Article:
Today 84% of the retail industry still relies on an ERP system to manage their inventory needs. But is it efficient enough in today’s digital era?
As the market continues to grow increasingly complex, unpredictable, and volatile, it has become more vital than ever for retailers to control the different parameters in their supply chain to respond to customer demands.
For the past several decades, retailers have been aware of this increased volatility. They have been vigorously working to optimize the visibility of the global supply chain. This gave rise to various concepts. One of the most common concepts of all is Control Tower and Network Synchronization (CPFR). Once popular back in the 1990s and 2000s, these solutions are no more robust enough to incorporate the complexities of the modern world. The recent pandemic uncovered several weaknesses of the system that was slowly visible over time.
How does CPFR work in Principle?
The CPFR approach is often applied to products for which demand is irregular, such as new products, seasonal products, or promotions. It is, therefore, mainly aimed at those retailers that offer a wide range of products or target various markets. These types of businesses rely on knowing about the habits of their customers so that they can dynamically generate relevant, reliable forecasts and supply plans.
In 1995 Walmart was one of the first adopters of CPFR in collaboration with P&G, where managers of both companies joined forces to forecast demand and make a better supply chain. Follow by Heineken and Coca-cola.
What were the main challenges in implementing CPFR?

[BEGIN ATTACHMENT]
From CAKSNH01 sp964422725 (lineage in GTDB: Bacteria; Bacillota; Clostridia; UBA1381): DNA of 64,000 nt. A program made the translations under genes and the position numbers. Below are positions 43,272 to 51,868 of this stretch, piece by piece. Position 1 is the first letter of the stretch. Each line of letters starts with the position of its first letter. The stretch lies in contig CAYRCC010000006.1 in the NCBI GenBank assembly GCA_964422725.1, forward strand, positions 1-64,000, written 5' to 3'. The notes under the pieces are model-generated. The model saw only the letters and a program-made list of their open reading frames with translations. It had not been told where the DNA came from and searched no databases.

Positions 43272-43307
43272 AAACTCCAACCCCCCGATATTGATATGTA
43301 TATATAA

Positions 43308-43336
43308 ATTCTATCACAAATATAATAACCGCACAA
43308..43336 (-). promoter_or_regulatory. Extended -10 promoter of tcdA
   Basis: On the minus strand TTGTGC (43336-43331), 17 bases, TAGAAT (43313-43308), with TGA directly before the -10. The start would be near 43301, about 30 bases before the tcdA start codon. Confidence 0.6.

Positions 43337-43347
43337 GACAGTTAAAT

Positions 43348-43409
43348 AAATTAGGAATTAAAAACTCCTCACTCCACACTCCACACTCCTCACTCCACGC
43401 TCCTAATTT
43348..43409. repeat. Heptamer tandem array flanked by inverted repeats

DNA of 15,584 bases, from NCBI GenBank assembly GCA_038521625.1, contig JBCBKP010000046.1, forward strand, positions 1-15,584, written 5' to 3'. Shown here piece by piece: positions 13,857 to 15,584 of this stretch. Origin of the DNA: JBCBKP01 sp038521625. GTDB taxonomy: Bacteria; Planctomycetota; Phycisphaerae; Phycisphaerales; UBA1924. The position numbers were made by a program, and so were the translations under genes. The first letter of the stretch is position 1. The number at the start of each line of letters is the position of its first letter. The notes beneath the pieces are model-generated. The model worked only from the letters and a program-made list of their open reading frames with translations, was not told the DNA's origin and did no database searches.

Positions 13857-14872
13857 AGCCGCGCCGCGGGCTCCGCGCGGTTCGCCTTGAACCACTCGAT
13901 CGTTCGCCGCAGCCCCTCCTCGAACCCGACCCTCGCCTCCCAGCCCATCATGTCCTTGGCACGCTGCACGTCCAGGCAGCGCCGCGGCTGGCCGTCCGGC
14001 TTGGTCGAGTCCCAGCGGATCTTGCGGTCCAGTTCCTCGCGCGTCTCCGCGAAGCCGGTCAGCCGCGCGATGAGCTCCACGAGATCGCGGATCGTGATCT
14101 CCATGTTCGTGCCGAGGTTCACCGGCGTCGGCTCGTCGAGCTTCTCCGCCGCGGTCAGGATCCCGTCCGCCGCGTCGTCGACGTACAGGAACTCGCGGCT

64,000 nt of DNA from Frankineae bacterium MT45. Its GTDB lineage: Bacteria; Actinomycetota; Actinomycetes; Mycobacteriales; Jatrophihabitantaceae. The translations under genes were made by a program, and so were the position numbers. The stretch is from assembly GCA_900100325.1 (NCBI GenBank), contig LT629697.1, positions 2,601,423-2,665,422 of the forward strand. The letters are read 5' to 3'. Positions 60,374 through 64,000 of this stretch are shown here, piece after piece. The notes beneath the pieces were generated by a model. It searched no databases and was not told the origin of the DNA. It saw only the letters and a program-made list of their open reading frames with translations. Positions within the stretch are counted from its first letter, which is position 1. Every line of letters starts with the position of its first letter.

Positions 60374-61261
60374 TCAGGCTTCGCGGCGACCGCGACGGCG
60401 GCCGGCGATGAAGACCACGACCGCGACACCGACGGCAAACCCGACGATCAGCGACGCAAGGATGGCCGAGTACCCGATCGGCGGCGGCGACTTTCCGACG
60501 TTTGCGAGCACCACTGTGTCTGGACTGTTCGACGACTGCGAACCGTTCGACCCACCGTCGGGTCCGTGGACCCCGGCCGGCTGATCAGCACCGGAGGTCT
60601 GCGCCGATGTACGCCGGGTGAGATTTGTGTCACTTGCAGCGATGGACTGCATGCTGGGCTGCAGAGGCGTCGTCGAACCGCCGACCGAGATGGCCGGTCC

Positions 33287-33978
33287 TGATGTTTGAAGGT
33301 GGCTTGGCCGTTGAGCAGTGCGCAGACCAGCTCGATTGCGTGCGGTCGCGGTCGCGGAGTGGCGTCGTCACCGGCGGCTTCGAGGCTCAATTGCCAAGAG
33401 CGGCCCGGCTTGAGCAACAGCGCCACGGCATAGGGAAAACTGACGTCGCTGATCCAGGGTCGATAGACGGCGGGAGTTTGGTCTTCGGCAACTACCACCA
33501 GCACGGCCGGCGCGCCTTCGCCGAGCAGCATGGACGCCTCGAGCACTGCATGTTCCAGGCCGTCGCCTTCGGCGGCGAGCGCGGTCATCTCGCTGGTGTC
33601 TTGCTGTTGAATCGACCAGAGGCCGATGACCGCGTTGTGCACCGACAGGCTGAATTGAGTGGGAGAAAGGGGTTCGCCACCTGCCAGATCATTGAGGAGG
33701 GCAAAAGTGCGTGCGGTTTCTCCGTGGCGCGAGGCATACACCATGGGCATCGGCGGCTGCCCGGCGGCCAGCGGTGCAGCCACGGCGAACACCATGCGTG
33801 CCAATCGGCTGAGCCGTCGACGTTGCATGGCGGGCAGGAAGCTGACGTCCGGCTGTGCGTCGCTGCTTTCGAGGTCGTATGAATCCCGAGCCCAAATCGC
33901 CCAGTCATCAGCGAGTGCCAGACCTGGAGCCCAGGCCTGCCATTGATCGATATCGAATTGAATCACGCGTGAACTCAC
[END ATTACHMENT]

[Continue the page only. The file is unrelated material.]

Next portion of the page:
A study was conducted by GMA (Grocery Manufacturers of America) amongst the members who had implemented at least a pilot CPFR system for either a product category or a limited number of points of sale to determine the main barriers to CPFR, concluding:
- Cost of implementation (93% of businesses reported that this was a significant barrier)
- Changes to internal processes (67%)
- A lack of human resources (35%)
- A lack of experience and training (23%)
- Difficulty in extending the process to a broader range of products or a greater number of points of sale (20%)
- A lack of appropriate commercial partners (18%)
As we can see, the choice to implement CPFR is not one to be taken lightly. It requires a structural change within the business and significant investment, but it also involves making a consumer-focused organizational change to move towards an inter-business approach. CPFR requires a change in mentality and the adoption of “win-win” strategies, and this demands greater coordination, information sharing, and the standardization of IT systems and data.
And something that is far from obvious is the need for businesses not just to synchronize but to integrate solutions with their commercial partners.
The fear of losing any competitive advantage by sharing sensitive data is still there, and this is hindering businesses. Still, without such sharing, it is impossible for this project to get off the ground.
As CPFR has several drawbacks in today’s time, the missing link connecting retailers with their suppliers still exists. How can retailers attain transparency, the protective share of information, and better optimization throughout the supply chain?